Here's a thought: California law requires every residential development to have a guaranteed water source. Since climate-change is not only cutting our water supply but making wildfires more likely and more damaging, doesn't it make sense to require that every sprawling development on fire-prone hillsides have a supplemental water supply so that fires can be fought? And maybe this would encourage more infill development in existing flat urban areas or even encourage developers to leave California for wetter climates?
Living in California means paying the premium
By George Skelton, L.A. Times
October 25, 2007
SACRAMENTO — Gov. Arnold Schwarzenegger recently vetoed a dozen bills that the California Chamber of Commerce alleged were anti-business "job-killers." In the chamber's view, the governor's action will create jobs.
Fine. How is this deficit-plagued state going to pay for the jobs?
Yes, of course, they're private-enterprise jobs, not government.
But who's going to pay for the roads and transit to get these people to work? To educate their kids? To provide police protection?
And as we've been uncomfortably reminded, somebody will have to foot the bill for fighting any fires that threaten these workers' homes. Especially when houses keep being built snug up against tinder-dry chaparral or in forests.
Who's going to pay? All of us taxpayers....
WASHINGTON - As wildfires continued to rage in Southern California on Wednesday, water officials warned that the blazes may threaten the state's long-term supply.
"We are rapidly draining our reservoirs," Jeff Kightlinger, general manager of the Metropolitan Water District of Southern California, told congressional aides and lobbyists at a Capitol Hill briefing.He and others said unequivocally that California has more than enough water to combat the fires, which have raged across the state for four days.
But, Kightlinger noted, "The question is, how do we replace it? Everyone is out there with a hose trying to blanket everything with water. We are watching our reservoirs just plummeting right now."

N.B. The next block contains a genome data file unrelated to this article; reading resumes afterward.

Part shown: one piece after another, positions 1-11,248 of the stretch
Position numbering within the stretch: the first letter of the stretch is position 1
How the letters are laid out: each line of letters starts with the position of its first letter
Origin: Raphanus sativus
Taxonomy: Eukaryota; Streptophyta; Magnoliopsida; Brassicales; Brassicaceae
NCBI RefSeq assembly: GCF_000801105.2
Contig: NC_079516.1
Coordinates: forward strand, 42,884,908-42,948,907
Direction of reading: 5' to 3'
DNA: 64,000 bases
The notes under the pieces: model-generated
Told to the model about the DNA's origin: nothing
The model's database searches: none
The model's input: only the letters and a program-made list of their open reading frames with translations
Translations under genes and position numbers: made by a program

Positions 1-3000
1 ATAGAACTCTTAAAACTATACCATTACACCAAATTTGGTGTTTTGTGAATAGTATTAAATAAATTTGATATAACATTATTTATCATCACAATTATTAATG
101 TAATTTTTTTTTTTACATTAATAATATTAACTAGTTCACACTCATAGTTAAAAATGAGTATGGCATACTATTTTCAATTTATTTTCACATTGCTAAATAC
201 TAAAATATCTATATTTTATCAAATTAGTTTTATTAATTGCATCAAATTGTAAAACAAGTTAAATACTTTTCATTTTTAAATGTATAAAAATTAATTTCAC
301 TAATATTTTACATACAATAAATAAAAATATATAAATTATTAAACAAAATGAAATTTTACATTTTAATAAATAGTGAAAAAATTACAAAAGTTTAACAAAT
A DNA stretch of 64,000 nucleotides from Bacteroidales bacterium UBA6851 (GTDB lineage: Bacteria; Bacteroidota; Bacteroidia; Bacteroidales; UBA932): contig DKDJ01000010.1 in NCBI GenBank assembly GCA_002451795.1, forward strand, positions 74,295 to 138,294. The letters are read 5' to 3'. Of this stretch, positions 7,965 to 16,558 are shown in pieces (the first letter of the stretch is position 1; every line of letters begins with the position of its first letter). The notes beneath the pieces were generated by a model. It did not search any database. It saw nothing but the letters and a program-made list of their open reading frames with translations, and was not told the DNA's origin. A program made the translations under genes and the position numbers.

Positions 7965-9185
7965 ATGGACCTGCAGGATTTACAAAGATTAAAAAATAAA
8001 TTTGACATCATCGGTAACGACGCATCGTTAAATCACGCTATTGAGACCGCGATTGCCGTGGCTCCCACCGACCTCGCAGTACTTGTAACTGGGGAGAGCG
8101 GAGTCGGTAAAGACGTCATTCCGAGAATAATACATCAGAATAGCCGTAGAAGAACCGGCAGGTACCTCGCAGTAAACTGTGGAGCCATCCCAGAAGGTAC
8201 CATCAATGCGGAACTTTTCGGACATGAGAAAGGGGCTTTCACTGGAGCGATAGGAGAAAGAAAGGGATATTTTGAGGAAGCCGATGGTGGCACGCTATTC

The Metropolitan Water District serves 18 million people in six counties throughout the Los Angeles region, but droughts and growth are placing a growing strain on the state's water supply.
Problems with the ailing Sacramento-San Joaquin Delta, the hub of the state's water supply, are worsening. A low snowfall year in the Sierra left many reservoirs below normal. And now, water officials said, firefighters are pumping out hundreds of thousands of gallons a day.
"Our first priority is lives. But we've got all kinds of implications that can emanate from this disastrous fire," said Brad Hiltscher, the water district's representative in Washington, D.C.
Earlier this month, state lawmakers missed a deadline to strike a compromise on a $9 billion bond measure to fix the state's water system.
The governor and some lawmakers want to put the measure on the Feb. 5 presidential primary ballot, arguing that problems with the state's water supply are urgent.
Republicans and Democrats have sparred, however, on whether reservoirs or a mix of conservation and underground storage represent the best method of saving the supply.
Kightlinger called the gridlock "unfortunate" but said he remains hopeful that the Legislature will resolve its differences.
In the meantime, he and others urged Congress to continue funding desalination and other water-recycling projects.
A spokesman for Gov. Arnold Schwarzenegger declined to comment Wednesday on concerns that the wildfires are affecting the state's water reservoirs.
"California's short- and long-term water supply is critical and a top priority for the governor," Bill Maile said. "Right now he is focused on the aggressive response effort."